Sights to See

Atsuta-jingu is a shrine with a deep history, and is known as a lucky spot. The shrine is located close to Nagoya’s city center, and is a convenient place to visit when exploring the Nagoya area.

The shrine is especially popular during the New Years season, and people come from all over for hatsumode, a Japanese tradition of going to the shrine during the very beginning of the New Year.

Whether it’d be for hatsumode or during any time of the year, Atsuta-jingu is a must-visit in the Nagoya area.

History of Atsuta-jingu

Atsuta-jingu enshrines the deity Amaterasu-omikami and the Kusanagi-no-tsurugi, a holy sword that is one of the three legendary items belonging to Amaterasu-omikami.

The shrine was built 1,900 years ago, and has been revered as one of the top shrines nationwide. Atsuta-jingu has been loved by locals as a shrine of agriculture, as it lies in the fertile Nobi Plain area.

Nobunaga-bei wall at Atsuta Jingu

Nobunaga-bei wall

In 1377, the Nihon Shoki, the oldest historical book in Japan, was dedicated to the shrine. In 1560, the Nobunaga fence (shown above), a fence that the famous feudal lord Oda Nobunaga himself named, was dedicated. The shrine is home to national treasures and important historical artifacts.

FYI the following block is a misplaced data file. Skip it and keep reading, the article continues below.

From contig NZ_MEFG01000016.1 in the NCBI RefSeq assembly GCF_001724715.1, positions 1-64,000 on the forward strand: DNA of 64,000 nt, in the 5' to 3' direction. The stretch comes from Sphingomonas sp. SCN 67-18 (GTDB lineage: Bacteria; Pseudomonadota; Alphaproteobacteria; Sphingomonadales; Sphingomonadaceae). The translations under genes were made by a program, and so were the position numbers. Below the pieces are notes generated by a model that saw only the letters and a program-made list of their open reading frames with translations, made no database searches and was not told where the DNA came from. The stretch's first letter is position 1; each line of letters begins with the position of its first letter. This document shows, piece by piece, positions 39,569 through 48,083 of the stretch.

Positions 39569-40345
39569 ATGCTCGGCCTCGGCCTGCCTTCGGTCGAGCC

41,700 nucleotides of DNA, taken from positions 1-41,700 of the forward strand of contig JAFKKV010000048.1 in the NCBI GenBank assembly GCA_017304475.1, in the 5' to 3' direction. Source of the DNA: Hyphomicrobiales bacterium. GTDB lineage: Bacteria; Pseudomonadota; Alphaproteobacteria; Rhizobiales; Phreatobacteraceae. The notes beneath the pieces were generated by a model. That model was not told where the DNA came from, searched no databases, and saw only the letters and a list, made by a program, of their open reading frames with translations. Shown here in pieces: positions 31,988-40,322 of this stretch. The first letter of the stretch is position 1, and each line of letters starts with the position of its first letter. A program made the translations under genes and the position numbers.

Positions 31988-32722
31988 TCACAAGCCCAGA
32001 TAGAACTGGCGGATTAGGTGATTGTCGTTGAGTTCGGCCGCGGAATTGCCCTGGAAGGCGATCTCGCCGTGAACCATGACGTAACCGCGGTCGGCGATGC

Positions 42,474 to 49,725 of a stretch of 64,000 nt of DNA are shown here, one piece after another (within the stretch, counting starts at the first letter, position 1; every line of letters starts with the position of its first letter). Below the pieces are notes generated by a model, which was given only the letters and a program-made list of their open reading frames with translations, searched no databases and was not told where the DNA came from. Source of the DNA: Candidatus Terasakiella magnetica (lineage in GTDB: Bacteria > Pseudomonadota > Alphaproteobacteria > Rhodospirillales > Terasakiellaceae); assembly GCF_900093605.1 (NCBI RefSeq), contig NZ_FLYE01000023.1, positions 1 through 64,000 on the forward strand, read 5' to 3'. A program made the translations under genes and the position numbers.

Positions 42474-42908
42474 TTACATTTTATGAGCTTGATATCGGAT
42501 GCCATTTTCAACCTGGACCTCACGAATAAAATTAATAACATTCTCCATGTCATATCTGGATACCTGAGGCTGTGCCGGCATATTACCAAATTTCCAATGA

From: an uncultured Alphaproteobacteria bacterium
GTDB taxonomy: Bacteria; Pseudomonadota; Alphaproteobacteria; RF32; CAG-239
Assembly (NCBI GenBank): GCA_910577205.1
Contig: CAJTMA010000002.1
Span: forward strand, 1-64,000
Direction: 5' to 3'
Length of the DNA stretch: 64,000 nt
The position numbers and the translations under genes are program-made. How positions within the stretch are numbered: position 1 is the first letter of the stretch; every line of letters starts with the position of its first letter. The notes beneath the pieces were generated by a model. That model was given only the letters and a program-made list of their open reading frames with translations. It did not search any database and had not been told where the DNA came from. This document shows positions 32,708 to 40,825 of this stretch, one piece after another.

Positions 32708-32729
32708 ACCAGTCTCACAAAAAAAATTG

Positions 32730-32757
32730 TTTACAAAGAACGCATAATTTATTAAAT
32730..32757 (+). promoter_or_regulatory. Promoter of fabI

In 1860, the shrine officially changed its name from Atsuta-jinja to Atsuta-jingu. The “jingu” name is only given to large shrines, usually ones with connections to the imperial family.

Sights to see

Here are some of the main sights at Atsuta-jingu Shrine.


Shimizu-sha where the deity of water is


The Shimizu-sha is a smaller shrine located in the Atsuta-jingu premise. It is said that the deity of water, Mizuha-no-mekami is enshrined here.

During the Heian period, (794 – 1185) Taira no Kagekiyo, a samurai of the Taira clan, is said to have washed his ailed eyes with the spring water at this temple and healed his eyes.

Even nowadays, the water here is said to help clear skin and give other benefits. One wish-making ritual you can experience here is to ladle the water and throw it onto the rock at the center.


Ichinomisaki-jinja is considered to be the holiest shrine at Atsuta-jingu. Here, the deity Arami-tama is enshrined. Before, the shrine was closed off to the public, but it opened in 2012. Since the shrine is extremely sacred, photos are not allowed.

Ichinomisaki-jinja, the holiest shrine at Atsuta-jingu


About Arami-tama

The soul of a deity that has passed away is said to have two spirits, the Niki-tama and the Arami-tama. The Arami-tama represents anger and violence, while the Niki-tama represents harmony and peace.

The power of the Arami-tama is said to be so strong that it could linger its anger onto people. This might explain why photos are banned here.


Minami-shingu-sha shrine is said to have benefits in health. It enshrines the deity Susano-ono-mikoto, and this is the only shrine in the premise that is colored vermillion.

There is a festival held here every year on June 5 for preventing summer sicknesses.